DELIVERED BY H.E. JUSTICE I.J. MTAMBO, SC.
 The dispute between the parties is about the termination of the contract
of employment. The allegation is that the contract was unlawfully and
unprocedurally terminated by the Respondent.
 There are three preliminary objections to the application. Firstly, that
the same matter is pending before the District Labour Court (DLC) for the
District of Windhoek, a municipal court of the Republic of Namibia with
competent jurisdiction to adjudicate on employment matters. Secondly, that
the application to this Tribunal is premature in that the Applicant has
failed to lodge an appeal in accordance with her conditions of employment
and has thus failed to exhaust her internal remedies. Thirdly, that the
Tribunal does not have jurisdiction in that it only has power to interpret
the Southern African Development Community Treaty (the SADC Treaty),
Protocols, Subsidiary Instruments and acts of the Institutions of the
Community and such other matters as may specifically be provided for in any
other agreements that Member States may conclude among themselves or within
the Community, and which confer jurisdiction on the Tribunal - vide Article
14 of the Protocol on Tribunal (the Protocol).
 We will first consider the third objection. For easy comprehension of
the case, we replicate Article 14 of the Protocol as follows:
“The Tribunal shall have jurisdiction over all disputes and all applications
referred to it in accordance with the Treaty and this Protocol which relate
(a) the interpretation and application of the Treaty;
(b) the interpretation, application or validity of the Protocols, all
subsidiary instruments adopted within the framework of the Community, and
acts of the institutions of the Community;
(c) all matters specifically provided for in any other agreements that
Member States may conclude among themselves or within the community and
which confer jurisdiction on the Tribunal.”
 Of relevance, for the present purpose, is paragraph (b) above which
provides that the Tribunal shall have jurisdiction over all disputes which
relate to “. . .acts of the institutions of the Community”. The crucial
question then becomes whether the Respondent is an institution of the
Community, and, if so, whether it has done an act which has given rise to
the dispute now before the Tribunal.
 Article 9 (1) of the SADC Treaty stipulates six institutions as having
been established. Under paragraph (2) the Community may establish other
institutions “ . . . as necessary.” On or about September 8, 1997, the
Summit, held in Blantyre in the Republic of Malawi, established the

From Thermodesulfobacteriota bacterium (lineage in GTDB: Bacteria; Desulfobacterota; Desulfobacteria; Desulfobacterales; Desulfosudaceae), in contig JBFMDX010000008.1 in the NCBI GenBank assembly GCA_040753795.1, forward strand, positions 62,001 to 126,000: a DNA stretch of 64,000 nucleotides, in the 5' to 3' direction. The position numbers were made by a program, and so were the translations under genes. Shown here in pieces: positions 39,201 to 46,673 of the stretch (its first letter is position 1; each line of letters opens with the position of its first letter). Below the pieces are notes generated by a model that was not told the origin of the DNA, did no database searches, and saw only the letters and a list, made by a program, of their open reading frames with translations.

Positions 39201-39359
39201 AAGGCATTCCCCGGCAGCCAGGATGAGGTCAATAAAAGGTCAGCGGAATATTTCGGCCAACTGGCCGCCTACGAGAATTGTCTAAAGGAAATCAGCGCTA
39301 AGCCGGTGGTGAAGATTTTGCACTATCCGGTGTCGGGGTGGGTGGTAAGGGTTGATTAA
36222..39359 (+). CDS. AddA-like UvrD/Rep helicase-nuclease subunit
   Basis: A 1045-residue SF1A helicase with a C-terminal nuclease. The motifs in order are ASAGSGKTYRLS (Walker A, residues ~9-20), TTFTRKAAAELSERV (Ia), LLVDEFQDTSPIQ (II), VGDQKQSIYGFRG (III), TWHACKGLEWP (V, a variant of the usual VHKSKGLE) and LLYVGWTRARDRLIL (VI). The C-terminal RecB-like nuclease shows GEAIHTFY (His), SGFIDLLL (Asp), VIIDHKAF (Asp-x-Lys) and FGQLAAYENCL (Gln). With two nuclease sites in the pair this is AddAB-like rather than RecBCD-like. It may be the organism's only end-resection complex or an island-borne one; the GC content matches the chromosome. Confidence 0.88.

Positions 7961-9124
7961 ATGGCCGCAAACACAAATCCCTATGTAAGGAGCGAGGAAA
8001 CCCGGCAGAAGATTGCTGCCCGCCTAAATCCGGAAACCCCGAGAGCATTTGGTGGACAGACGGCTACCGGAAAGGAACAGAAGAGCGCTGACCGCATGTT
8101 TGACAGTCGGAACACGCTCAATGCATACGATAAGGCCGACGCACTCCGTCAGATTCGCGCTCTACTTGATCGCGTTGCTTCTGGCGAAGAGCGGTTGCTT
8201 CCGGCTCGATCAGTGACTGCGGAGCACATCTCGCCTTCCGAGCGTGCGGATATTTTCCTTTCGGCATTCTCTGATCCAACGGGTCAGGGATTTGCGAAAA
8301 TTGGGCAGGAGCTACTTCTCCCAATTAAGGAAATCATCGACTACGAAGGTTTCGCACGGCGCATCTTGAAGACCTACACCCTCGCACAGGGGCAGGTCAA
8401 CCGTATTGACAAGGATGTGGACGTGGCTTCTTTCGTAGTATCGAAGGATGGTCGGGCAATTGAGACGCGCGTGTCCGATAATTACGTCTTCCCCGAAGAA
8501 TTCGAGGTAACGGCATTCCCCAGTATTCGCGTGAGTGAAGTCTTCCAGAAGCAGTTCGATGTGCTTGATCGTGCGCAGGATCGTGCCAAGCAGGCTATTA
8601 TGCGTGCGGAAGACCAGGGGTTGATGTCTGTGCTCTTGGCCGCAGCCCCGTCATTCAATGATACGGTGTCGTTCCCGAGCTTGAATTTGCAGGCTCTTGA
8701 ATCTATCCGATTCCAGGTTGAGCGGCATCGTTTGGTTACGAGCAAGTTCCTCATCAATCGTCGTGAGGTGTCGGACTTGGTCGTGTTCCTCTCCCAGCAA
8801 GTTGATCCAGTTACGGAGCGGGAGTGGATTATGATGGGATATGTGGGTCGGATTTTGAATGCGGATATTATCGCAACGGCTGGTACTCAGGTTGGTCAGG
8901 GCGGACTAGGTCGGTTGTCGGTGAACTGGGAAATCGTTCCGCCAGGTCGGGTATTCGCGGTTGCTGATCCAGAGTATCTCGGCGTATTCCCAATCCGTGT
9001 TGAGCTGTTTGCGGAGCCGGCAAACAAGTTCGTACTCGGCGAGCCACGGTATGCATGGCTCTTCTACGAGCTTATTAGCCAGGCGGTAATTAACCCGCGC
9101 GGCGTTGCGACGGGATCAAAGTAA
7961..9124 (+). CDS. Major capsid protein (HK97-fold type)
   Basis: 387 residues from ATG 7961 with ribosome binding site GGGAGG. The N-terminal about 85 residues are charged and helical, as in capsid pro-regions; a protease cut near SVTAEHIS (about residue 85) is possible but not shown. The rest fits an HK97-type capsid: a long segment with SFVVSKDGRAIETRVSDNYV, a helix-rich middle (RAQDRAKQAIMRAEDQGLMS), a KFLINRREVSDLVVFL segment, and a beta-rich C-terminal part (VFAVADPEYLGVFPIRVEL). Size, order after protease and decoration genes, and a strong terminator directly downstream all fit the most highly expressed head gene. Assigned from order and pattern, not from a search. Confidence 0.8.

Respondent as follows:
“7.8. The Summit approved the establishment of the SADC Parliamentary Forum
as an autonomous institution of SADC, in accordance with Article 9 (2) of
 The question whether the Respondent is an institution of the SADC must
therefore be answered in the affirmative. There can be no doubt that it is
such an institution.
 Regarding the question whether the Respondent has done an act which has
given rise to the dispute now before us, must also be resolved in the
 The allegation is that the Respondent has unlawfully and unprocedurally
terminated the Applicant’s employment with it, and Article 19 of the
Protocol confers on the Tribunal exclusive jurisdiction over all disputes
between the Community and its staff relating to their conditions of
employment. The Article provides as follows:
“Subject to the provisions of Article 14 of this Protocol the Tribunal shall
have exclusive jurisdiction over all disputes between the Community and its
staff relating to their conditions of employment.”
 Surely, contrary to what the Applicant’s Agent contended –
(a) an allegation of unlawful or unprocedural termination of a contract of
employment would, in our opinion, have to do with, or relate to, the
conditions of employment;
(b) in the Protocol the term “the Community” which is significantly not
defined in the Protocol must, in our view, be given a broad and purposive
meaning according to its context and accordingly include all the
institutions of the Community such as the Respondent, under Article 19 of
the Protocol. The context is, however, different in the SADC Treaty since
the Community is expressly defined in Article 2 thereof as the Southern
African Development Community or SADC.
 We now refer to the first objection which is that the same matter is
pending before the DLC for the District of Windhoek which is a court of
competent jurisdiction on employment matters, as indicated already. We agree
that persons should be prevented from abuse of remedies through concurrent
proceedings, a generally recognized rule of international law. But we
consider that this is a matter, in terms of the Protocol, over which the
Tribunal is better placed to exercise jurisdiction than any other court or
tribunal by reason that it has exclusive jurisdiction to do so – vide Art.
19 of the Protocol (supra).
 Finally, with regard to the second objection, namely, that the
Applicant has not exhausted internal remedies in that she has not lodged an
appeal in accordance with her conditions of employment, and that this
application is premature, we take the view that the objection is certainly
not about the jurisdiction of the Tribunal. It is a matter which would be
decided on the evidence and, therefore, it cannot be raised at this stage of
 In the result, we dismiss all the preliminary objections. The Applicant
is properly before us and we have jurisdiction to consider her application.
It is so ordered.
Delivered in open court this 5th day of February 2010, at Windhoek in the
Republic of Namibia.